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Alexander Pushkin (1799–1837) by Orest Adamovich Kiprensky (Tretyakov Gallery; Moscow, Russia). Pushkinska Street is named after the great poet, who is considered the founder of modern Russian literature. He visited Kyiv twice.

campus of the Commercial Institute, today known as the Pedagogical Institute were built. Not to forget the massive verdant strip of the Botanical Gardens on the other side of the hill. And it was on this boulevard that our hotel, the present-day Premier Palace Hotel, found its place. The boulevard has been known by several names over the years. Up until the 1860s, the fathers of Kyiv didn’t quite know what to call it and referred to it as Boulevard Chaussée and Boulevard Street. The name Universitetskiy Boulevard was also used at some point. In 1869, it was renamed Bibikovskiy Boulevard in honour of Dmytro Bibikov, a Kyiv Governor-General until 1852, who obediently toed the tsar’s line of the full ‘Russification’ of Ukraine and brutally persecuted any manifestations of separatist sentiment. Later the street was renamed Shevchenko Boulevard. No, not after Andriy Shevchenko, the soccer star. Rather in honour of Taras Shevchenko, the multitalented artist and writer, whose portrait you’re most likely carrying in your pocket: it adorns the 100 hryvnia banknote. 19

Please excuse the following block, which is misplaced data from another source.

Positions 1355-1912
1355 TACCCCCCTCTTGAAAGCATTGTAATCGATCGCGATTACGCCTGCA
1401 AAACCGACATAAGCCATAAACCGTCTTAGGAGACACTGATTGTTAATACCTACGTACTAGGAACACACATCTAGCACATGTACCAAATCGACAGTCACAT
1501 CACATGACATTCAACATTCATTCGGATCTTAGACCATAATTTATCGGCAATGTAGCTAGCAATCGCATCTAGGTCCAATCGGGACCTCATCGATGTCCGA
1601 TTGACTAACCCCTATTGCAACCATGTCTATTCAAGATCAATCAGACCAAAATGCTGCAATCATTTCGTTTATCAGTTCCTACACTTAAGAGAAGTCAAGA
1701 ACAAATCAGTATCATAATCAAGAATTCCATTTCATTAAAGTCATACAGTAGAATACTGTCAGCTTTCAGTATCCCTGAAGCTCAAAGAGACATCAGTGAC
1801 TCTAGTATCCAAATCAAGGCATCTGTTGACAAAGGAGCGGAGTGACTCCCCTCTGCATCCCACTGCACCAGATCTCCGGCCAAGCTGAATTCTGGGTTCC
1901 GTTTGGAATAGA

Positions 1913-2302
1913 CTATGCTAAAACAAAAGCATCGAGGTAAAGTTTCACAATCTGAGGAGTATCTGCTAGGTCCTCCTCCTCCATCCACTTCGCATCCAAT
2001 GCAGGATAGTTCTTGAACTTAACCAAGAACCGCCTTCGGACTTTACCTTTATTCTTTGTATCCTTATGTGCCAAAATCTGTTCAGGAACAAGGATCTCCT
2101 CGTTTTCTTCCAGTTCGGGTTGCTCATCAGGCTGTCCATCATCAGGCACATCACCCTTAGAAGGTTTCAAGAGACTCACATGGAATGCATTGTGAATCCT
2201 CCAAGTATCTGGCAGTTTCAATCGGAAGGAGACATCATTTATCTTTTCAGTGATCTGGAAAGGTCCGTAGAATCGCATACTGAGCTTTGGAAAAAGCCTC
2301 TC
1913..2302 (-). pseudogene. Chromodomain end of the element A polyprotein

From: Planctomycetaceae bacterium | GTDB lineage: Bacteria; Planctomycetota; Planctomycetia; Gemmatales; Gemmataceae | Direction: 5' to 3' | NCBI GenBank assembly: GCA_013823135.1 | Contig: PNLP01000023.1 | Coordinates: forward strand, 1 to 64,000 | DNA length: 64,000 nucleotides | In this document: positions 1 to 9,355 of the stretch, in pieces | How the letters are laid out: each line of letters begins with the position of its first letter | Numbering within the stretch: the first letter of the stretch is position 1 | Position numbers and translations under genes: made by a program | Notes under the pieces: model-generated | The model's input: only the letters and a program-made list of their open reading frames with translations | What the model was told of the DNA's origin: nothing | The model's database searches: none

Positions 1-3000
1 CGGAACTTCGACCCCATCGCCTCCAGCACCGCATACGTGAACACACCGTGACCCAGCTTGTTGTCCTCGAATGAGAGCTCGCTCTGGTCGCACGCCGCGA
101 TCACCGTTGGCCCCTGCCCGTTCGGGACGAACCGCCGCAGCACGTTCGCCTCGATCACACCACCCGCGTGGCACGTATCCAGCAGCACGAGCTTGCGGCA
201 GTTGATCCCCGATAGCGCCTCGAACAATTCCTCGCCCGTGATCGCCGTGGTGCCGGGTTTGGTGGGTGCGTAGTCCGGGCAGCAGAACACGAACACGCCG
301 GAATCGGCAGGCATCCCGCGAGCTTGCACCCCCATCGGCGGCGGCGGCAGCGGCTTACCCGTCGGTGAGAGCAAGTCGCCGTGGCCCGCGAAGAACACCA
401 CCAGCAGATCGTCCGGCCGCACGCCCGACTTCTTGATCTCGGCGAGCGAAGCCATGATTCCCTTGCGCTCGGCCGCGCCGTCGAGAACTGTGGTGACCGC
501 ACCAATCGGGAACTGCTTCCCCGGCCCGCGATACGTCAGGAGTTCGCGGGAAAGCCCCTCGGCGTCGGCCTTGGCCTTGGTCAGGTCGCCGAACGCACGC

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country of Rus in 988 AD, Kyiv was its spiritual headquarters. It attracted pilgrims, who spent their nights in uncomfortable monasteries and guesthouses. They were the first ‘tourists’ to visit Kyiv. By the end of the 19th century, there were several hotels in the city. Opened in 1896, the Continental was the best of the bunch. An advert around that time read: ‘The Hôtel Continental can compete with the best hotels in Europe in terms of location, amenities and its beautiful finishing. 100 suites, a large restaurant, a winter garden, luxurious offices, a billiards room, four reading rooms, two electric elevators, a locker room for baggage and valuable items, bathrooms and a summer garden with an illuminated fountain.’ In addition, the hotel was equipped with steam heating, ventilation, electrical lighting and hot water running throughout the building. The parlour with its adjoining reading rooms boasted opulent trimmings in Mauritanian style. It sounds very impressive, doesn’t it? A few yards away, the Grand Hôtel welcomed famous guests like the Spanish Grand Duke Montpansier and His Royal Highness, Dom Pedro, Emperor of Brazil. According to a census carried out in 1897, some 3,000 labourers were employed in Kyiv’s hotel and restaurant business. In short, this profession fed 1.25% of the local population, which totalled around 250,000 at the time. Although tourism generated a considerable income for Kyiv, all these hotels vanished over the years. The rules of the game were strict for the hoteliers of Kyiv. The city’s founders drew up rigorous rules governing the basic laws of inn-keeping. In the event of a complaint regarding service in a hotel or restaurant, hotel managers would have to fix the problem and pay a hefty fine. In the most extreme cases, the license for running an establishment was revoked. All these cases were announced in a local chronicle as a warning to other potential violators.